Port:          5432/TCP
    Host Port:     0/TCP

The VMware Postgres Operator version can be found in the image name of the pg-container entry.

Cannot reduce instance data size after deployment

When deploying an instance using a specific storage size in the instance yaml deployment file, you cannot reduce the instance data storage size at a later stage. For example, after creating an instance and setting the storage size to 100M:

kubectl create -f postgres.yaml

Verify the storage size using a command similar to:

kubectl get -o jsonpath='{.spec.storageSize}'

If you later patch the instance to decrease the storage size from 100M to 2M:

kubectl patch --type merge -p '{"spec":{"storageSize": "2M"}}'

the operation returns an error similar to:

Error from server (spec.storageSize: Invalid Value: "2M" spec.storageSize cannot be reduced for an existing instance
spec.storageSize: Invalid Value: "2M" spec.storageSize needs to be at least 250M): admission webhook "" denied the request: spec.storageSize: Invalid Value: "2M" spec.storageSize cannot be reduced for an existing instance
spec.storageSize: Invalid Value: "2M" spec.storageSize needs to be at least 250M

To reduce the instance data size, create a new instance and migrate the source data over. Ensure that the source data fits in the reduced data size allocation of the newly created instance.

Address low disk space errors

When the monitor pod or data pods are out of disk space, you could receive an error similar to:

2022-07-25 20:02:19.028 UTC [248] LOG:  could not close temporary statistics file "pg_stat_tmp/global.tmp": No space left on device

Resolve the issue either by increasing the storage size, or by restoring to a new instance with a larger size volume.

Increase storage size

You can modify the Postgres data volume and expand it. For information how to verify that your PVs are expandable, and how to increase them, see Expanding Storage Volume Size.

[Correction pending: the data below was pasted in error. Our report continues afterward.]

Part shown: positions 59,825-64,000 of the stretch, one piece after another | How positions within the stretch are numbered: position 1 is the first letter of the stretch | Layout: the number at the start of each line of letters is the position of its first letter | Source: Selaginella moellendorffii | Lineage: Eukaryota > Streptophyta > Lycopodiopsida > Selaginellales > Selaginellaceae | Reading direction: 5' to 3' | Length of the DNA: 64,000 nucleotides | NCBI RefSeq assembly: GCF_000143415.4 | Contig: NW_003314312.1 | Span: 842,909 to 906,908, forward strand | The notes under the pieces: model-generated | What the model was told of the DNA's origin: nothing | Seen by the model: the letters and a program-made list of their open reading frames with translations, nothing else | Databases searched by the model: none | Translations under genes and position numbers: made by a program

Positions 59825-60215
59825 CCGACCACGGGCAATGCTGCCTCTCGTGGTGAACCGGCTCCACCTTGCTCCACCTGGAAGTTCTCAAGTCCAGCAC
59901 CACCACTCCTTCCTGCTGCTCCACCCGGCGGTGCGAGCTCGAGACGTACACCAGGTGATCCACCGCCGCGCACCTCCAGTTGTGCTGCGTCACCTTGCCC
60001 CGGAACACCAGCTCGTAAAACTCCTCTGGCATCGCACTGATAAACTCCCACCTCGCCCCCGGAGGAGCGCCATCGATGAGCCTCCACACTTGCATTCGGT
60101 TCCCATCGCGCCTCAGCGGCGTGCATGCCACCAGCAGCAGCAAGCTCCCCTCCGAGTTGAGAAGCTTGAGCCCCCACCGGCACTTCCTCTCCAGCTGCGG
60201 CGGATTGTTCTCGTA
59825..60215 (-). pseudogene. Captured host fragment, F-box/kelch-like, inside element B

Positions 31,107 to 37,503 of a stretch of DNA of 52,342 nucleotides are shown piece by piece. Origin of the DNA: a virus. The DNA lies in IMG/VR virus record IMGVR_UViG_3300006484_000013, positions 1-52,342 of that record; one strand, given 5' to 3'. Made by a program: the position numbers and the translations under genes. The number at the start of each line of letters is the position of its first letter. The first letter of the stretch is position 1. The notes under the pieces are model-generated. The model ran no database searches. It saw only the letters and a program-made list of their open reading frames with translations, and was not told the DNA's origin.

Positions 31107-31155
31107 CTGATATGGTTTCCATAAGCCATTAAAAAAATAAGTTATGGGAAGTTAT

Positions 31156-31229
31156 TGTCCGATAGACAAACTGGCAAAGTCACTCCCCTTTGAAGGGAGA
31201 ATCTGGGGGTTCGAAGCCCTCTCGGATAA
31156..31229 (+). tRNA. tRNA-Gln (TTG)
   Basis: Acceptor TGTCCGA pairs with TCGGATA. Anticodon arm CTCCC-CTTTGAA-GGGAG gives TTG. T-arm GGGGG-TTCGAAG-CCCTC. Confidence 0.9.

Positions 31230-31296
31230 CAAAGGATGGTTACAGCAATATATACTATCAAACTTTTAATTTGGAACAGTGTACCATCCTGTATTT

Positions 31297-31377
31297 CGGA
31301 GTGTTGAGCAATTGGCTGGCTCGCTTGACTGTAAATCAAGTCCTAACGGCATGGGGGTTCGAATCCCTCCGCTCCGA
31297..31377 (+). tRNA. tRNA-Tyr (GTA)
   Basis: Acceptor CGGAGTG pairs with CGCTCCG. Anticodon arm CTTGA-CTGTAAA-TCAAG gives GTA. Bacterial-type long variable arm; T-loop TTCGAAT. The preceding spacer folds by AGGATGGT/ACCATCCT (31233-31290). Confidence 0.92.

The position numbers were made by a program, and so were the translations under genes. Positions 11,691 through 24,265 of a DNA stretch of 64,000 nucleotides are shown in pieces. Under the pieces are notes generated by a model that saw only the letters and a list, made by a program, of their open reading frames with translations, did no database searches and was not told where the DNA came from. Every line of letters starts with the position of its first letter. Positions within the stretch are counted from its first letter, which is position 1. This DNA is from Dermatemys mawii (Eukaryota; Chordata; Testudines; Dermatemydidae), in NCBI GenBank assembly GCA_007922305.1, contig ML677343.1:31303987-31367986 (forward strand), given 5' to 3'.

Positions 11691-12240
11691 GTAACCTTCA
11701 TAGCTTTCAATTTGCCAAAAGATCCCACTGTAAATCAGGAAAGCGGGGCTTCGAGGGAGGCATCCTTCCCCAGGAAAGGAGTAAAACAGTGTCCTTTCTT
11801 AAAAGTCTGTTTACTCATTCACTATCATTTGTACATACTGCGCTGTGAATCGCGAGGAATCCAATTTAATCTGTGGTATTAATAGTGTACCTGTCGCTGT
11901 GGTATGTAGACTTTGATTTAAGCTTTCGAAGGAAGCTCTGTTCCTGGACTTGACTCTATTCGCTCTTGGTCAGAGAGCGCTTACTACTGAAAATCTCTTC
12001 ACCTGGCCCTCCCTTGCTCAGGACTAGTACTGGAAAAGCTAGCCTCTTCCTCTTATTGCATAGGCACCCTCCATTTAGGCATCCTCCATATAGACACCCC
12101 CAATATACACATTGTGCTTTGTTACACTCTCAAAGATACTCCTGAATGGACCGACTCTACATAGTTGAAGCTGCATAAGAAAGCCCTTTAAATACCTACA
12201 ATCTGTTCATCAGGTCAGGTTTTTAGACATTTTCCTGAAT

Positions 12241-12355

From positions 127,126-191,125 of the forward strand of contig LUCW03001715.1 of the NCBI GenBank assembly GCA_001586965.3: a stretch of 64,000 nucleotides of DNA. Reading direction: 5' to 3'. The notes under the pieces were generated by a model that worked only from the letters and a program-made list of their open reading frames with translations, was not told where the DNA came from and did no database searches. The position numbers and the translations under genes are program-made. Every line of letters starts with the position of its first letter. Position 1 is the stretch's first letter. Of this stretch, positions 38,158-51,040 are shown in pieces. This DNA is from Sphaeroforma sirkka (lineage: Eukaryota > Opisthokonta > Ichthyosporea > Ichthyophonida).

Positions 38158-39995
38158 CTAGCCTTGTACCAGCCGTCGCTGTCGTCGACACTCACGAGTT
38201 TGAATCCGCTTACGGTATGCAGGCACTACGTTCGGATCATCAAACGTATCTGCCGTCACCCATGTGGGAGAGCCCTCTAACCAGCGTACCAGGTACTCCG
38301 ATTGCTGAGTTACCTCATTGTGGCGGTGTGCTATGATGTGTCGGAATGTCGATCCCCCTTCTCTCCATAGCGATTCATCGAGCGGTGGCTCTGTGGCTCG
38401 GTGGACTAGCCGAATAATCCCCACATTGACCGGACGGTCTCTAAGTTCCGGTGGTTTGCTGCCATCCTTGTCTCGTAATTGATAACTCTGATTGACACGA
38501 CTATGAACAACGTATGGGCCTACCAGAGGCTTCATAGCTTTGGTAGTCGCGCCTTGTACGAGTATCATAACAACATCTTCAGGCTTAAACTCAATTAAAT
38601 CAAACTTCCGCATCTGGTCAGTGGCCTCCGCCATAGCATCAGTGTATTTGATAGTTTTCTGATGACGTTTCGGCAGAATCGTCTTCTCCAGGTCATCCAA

Restore to an instance with a larger volume

If your instance is backed up, you can restore it to a new instance that has a larger data volume. For restore details see Restore to a Different Instance.

Errors during backup of two different instances on the same bucket

This scenario occurs when you have two separate Kubernetes clusters with matching instance and namespace names. This scenario requires the following conditions:

  • Each cluster has a matching namespace name; for example cluster 1 has a namespace called my-namespace, and cluster 2 has a namespace called my-namespace.
  • Each cluster has a Postgres instance with the same name, for example my-instance.
  • Both clusters share the same S3 bucket for backups.

During backup, the first Postgres instance creates a backup stanza using the format my-instance-my-namespace. That stanza is encrypted with a randomly-generated backup cipher. During backup configuration for the second instance, the instance detects that a backup stanza with the same name already exists in the bucket. However, the second instance cannot decrypt the backup information because it uses a different cipher. The error is similar to: :

ERROR: [043]: WAL segment to get required 2021-09-02 15:55:35.615 P00 INFO: archive-get command end: aborted with exception [043] command terminated with exit code 43 or FormatError: key/value found outside of section at line 1: ▒▒▒H▒t=֠O@▒Y▒.

Workaround: Use different instance names, or different namespace names, or different buckets for backups.

Troubleshooting PostgreSQL server configMap

PostgreSQL configuration settings not applied

  • If you see a different configMap value than the one you set, check for errors in the instance's conditions using
    kubectl describe postgres <instance-name> -n <namespace-name>.

    An example error message could be:

    The custom configuration file contains errors:
    2023-08-10 09:06:19.703 GMT [655] LOG:  invalid value for parameter "log_timezone": "PST"
    2023-08-10 09:06:19.703 GMT [655] FATAL:  configuration file "/etc/customconfig/postgresql.conf" contains errors